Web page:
On one level, it's the story of a man looking for his place in society and life. The writer is a foreigner, a boorish, drunken Norwegian in a land of mineral-water-sipping health freaks. In a country where everything is done by the book, and where, instead of sweets, veggies are served at kids' parties, the chaotic, confused Knausgaard feels even more adrift than he did back home. He's made to feel low-class and provincial, and his new start threatens to turn sour.
Another view of the novel is the story it tells of the frustration of the writer, when life and absolutely everything gets in the way of what you really want to do - which is write! He agrees to interviews he really doesn't want to do (and which often go spectacularly wrong), but it is his family life which really angers him. He resents any time stolen away from him by his wife and kids, loathing his feeling of being a 'feminised house-husband'. Knausgaard behaves like a 19th-Century man in a modern, equal society - one he hates. On a side note, I've seen lots of praise and understanding for the book recently from bloggers and reviewers like myself - men, in their mid-thirties, married with small kids...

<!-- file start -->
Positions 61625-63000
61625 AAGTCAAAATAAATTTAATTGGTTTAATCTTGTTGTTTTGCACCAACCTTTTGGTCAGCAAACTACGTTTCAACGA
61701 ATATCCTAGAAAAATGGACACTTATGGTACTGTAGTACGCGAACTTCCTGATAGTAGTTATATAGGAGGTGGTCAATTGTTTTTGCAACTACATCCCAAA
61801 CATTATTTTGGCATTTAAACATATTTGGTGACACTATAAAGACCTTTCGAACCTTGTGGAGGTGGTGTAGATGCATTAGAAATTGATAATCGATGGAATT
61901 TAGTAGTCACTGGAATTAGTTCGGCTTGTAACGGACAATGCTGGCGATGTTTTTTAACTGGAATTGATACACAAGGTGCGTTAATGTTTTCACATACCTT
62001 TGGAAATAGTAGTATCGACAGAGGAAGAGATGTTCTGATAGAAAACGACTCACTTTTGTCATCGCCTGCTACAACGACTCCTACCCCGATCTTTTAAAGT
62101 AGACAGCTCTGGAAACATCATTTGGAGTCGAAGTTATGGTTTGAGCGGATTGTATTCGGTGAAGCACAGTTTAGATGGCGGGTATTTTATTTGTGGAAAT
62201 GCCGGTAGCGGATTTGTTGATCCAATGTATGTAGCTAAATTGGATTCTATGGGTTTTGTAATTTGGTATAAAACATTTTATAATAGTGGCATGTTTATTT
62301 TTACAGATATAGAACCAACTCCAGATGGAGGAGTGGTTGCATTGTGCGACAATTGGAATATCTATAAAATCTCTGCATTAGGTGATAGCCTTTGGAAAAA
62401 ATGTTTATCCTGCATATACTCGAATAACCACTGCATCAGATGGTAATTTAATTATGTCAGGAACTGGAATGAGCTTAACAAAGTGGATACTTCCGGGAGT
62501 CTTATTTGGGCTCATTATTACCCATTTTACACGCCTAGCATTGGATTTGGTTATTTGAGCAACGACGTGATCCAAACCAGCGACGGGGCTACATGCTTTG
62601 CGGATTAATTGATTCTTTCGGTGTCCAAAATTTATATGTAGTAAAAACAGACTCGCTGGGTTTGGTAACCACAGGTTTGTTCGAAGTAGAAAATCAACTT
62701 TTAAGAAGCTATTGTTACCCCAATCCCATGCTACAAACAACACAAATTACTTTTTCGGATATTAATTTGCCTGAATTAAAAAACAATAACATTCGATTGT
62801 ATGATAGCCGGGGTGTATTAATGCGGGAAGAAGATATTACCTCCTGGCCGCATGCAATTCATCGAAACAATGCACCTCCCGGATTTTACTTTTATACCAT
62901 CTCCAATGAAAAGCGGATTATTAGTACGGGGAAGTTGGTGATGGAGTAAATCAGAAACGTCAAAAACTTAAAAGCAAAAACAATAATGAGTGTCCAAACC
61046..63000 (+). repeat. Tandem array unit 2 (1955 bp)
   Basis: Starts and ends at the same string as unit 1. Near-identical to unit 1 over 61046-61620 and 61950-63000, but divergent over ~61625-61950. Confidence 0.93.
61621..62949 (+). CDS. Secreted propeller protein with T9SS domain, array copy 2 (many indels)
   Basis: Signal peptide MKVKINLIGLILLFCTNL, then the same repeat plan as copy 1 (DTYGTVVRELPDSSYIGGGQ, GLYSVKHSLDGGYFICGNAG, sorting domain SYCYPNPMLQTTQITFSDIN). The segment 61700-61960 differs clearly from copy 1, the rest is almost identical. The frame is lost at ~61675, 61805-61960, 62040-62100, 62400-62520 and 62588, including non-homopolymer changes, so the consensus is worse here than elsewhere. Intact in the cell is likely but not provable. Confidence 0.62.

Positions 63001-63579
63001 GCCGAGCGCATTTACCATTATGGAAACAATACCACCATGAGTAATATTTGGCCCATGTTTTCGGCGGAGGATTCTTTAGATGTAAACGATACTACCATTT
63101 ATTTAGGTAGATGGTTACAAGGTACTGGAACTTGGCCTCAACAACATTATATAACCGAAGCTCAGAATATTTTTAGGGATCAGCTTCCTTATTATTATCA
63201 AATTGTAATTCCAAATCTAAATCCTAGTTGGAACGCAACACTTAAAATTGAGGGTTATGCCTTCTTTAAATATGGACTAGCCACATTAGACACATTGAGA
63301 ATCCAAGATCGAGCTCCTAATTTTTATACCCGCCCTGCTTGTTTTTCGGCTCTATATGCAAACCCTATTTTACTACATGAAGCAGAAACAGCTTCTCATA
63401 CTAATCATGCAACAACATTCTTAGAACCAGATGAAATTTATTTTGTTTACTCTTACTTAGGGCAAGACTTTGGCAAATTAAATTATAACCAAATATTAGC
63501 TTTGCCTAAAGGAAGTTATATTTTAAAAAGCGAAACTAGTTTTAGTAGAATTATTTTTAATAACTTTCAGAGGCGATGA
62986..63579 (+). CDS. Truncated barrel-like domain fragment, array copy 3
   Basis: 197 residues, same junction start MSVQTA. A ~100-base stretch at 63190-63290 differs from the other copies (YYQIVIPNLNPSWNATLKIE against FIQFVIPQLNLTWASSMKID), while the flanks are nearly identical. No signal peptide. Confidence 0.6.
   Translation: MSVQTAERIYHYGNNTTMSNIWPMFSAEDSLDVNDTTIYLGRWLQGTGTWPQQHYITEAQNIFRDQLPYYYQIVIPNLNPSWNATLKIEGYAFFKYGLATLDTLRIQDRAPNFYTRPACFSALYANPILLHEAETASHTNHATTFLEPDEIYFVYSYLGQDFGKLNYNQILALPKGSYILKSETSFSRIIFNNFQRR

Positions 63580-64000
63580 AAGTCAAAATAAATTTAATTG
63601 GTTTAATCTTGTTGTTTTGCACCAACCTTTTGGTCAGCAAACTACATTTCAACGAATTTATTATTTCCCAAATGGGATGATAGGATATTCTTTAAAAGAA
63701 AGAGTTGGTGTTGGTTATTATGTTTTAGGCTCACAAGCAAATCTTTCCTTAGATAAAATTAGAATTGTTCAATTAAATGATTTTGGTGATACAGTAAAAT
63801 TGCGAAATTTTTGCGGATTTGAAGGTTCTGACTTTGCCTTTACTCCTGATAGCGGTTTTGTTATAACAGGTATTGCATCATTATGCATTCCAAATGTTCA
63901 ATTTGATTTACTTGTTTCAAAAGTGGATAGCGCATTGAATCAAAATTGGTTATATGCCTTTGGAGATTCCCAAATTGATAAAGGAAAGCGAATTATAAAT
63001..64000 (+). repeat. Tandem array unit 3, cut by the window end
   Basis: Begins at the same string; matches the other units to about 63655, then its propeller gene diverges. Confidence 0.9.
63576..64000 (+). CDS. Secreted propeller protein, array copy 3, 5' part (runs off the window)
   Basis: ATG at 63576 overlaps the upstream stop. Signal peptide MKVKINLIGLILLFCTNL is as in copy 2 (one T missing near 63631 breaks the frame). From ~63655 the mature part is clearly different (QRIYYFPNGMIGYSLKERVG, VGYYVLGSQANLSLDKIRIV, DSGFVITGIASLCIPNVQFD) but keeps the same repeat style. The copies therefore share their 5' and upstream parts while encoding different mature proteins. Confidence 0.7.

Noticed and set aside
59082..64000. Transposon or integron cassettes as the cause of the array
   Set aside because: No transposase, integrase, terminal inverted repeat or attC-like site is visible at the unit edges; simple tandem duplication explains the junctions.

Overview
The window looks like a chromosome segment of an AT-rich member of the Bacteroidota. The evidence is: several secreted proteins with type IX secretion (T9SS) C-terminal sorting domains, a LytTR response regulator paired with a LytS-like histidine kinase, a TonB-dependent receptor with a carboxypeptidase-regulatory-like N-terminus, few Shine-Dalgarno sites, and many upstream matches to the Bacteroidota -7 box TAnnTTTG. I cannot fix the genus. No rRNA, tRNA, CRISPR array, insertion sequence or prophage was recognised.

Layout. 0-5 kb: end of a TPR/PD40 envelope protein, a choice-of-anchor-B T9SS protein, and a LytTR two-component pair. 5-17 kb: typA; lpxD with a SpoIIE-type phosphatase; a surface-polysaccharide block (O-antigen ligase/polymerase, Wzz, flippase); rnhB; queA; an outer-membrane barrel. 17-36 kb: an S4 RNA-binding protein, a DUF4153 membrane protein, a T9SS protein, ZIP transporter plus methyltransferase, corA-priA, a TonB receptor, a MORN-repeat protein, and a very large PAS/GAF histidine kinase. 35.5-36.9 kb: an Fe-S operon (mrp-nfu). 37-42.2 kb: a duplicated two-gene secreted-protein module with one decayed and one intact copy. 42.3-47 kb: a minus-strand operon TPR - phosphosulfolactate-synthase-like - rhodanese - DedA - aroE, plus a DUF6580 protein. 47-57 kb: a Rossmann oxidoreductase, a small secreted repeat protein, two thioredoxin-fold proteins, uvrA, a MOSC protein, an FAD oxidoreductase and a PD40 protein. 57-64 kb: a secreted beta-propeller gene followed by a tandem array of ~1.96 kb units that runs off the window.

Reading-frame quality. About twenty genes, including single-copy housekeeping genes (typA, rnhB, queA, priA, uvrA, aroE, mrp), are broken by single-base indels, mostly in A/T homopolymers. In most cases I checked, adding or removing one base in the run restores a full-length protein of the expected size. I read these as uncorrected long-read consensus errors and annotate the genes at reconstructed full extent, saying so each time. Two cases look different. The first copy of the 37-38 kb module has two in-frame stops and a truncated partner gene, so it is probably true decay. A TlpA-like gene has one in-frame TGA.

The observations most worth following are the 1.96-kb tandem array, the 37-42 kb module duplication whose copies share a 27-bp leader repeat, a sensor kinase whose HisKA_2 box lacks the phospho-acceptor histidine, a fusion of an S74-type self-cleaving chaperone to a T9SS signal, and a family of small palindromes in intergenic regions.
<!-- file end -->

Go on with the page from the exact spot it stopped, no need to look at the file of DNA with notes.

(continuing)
One name that gets bandied about frequently when discussion turns to Knausgaard is that of Proust, and there seem to be two opposing camps here. The first, mainly consisting of publishers and blurb writers, is effusive in its Proustian comparisons; the second, comprising critics and grumpy bloggers, slams this as a lazy comparison. Personally, I'm somewhere in the middle (sitting on the fence, picking out splinters). Language-wise, there's absolutely no comparison. Knausgaard uses fairly ordinary language, and he rarely sweeps the reader away by force of expression or beautiful Proustian imagery. Story-wise though, they are definitely more similar. Knausgaard's style of slowly, laboriously describing events is obviously Proustian, but there's also a sense of Proust's handling of memory, with recounts going off at tangents, and smells and images evoking long-forgotten memories. Admittedly though, there are probably better comparisons out there - just ones I haven't encountered yet.
A Man in Love is a little different to A Death in the Family. It seems even more internal, reflective, and self-flagellating, and there is a deeper sense of something amiss, the writer's madness bubbling to the surface. Linda herself has a mental illness, and Knausgaard's first attempt to attract Linda's attention, an attempt which ends in a bloody, stunning mess, shows that the writer has (how can I put this tactfully...) 'issues'. It's painful to read at times, incredibly close to the bone, and this is the genius of Knausgaard, his ability to say the unsayable, the unthinkable... I. COULD. NOT. DO. THIS. (never - not even in my head).
All in all, I enjoyed it a lot more than I did the predecessor, and I do hope that the other four books in the series get translated at some point (even if I suspect that this may be the high point of the series). As mentioned above though, this is a book which hits very close to home for thirty-something men with kids, trying to balance writing with family duties (ahem...) - and I haven't heard much praise from women...